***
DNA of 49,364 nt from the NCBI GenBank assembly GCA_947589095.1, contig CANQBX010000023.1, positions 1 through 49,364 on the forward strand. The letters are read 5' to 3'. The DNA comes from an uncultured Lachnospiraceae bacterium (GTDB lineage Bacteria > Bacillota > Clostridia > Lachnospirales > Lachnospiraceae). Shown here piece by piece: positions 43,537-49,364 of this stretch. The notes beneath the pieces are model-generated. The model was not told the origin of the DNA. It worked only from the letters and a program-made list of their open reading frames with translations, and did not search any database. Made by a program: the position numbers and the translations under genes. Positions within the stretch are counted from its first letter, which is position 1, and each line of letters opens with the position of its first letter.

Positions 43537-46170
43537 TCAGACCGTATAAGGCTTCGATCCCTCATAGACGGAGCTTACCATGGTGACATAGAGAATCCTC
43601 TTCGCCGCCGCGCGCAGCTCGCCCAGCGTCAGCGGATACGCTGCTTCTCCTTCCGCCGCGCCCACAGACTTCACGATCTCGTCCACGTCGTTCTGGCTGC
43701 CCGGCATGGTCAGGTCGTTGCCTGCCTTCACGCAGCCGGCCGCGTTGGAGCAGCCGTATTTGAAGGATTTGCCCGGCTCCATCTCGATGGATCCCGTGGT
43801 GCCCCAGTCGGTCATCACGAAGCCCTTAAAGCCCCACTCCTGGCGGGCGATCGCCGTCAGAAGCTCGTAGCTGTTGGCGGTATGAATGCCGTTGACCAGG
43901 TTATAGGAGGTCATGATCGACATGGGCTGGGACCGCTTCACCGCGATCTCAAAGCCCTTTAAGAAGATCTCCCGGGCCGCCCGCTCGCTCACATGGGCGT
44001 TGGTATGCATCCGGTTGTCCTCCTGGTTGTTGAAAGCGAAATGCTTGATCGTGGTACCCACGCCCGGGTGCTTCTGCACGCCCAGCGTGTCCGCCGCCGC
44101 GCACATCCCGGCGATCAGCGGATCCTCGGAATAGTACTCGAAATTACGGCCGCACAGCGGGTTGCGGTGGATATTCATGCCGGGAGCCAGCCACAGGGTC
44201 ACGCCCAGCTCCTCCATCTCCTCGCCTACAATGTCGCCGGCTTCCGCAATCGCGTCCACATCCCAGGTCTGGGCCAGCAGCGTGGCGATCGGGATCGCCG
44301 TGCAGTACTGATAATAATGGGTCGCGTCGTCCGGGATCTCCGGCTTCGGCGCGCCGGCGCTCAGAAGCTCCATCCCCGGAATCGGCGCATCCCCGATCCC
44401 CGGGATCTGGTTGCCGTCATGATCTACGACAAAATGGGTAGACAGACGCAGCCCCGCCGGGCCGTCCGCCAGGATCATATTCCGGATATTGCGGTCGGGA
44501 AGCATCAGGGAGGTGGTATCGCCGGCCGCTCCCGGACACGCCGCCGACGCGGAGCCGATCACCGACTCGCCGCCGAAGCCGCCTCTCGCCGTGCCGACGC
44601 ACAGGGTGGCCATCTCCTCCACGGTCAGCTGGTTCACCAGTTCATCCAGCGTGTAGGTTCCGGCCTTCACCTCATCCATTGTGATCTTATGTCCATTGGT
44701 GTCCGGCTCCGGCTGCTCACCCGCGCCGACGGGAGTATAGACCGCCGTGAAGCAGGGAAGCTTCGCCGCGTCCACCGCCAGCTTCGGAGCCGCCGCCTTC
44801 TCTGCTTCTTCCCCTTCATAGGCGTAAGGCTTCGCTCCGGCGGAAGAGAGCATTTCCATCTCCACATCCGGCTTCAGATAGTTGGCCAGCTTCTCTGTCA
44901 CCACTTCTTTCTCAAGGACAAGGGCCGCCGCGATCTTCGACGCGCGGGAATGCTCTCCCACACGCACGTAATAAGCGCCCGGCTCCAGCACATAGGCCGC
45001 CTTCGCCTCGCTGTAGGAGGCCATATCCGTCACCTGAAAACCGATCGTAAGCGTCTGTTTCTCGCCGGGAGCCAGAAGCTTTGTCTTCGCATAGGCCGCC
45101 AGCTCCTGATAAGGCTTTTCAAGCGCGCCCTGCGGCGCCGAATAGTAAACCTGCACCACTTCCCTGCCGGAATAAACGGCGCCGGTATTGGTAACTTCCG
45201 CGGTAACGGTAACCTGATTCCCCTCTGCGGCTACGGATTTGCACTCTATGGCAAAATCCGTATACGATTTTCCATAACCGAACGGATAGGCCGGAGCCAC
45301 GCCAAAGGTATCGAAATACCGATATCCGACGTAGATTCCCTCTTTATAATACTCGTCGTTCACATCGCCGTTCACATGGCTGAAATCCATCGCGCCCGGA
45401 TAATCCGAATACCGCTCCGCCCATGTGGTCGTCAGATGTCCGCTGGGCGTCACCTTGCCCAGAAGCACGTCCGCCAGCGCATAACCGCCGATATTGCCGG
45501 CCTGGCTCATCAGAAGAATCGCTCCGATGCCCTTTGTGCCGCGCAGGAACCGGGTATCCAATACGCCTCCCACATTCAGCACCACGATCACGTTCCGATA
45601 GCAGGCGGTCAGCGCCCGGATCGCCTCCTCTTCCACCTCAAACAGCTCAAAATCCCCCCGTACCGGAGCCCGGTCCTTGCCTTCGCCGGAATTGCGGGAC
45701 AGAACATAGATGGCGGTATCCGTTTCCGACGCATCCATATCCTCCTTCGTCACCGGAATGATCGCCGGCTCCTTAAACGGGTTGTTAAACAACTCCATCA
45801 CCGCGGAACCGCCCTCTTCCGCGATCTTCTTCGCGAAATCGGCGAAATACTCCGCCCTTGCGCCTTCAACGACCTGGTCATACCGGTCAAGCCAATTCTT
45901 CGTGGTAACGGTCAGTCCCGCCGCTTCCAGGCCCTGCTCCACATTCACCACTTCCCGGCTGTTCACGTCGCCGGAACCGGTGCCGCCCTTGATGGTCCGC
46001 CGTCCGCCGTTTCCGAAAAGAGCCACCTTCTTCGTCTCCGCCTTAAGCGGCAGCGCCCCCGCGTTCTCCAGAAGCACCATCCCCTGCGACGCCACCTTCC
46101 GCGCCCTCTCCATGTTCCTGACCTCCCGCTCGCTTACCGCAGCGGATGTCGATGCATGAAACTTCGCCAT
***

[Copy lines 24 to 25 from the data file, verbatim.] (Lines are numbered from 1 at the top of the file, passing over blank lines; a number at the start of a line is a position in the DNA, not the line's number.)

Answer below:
45601 GCAGGCGGTCAGCGCCCGGATCGCCTCCTCTTCCACCTCAAACAGCTCAAAATCCCCCCGTACCGGAGCCCGGTCCTTGCCTTCGCCGGAATTGCGGGAC
45701 AGAACATAGATGGCGGTATCCGTTTCCGACGCATCCATATCCTCCTTCGTCACCGGAATGATCGCCGGCTCCTTAAACGGGTTGTTAAACAACTCCATCA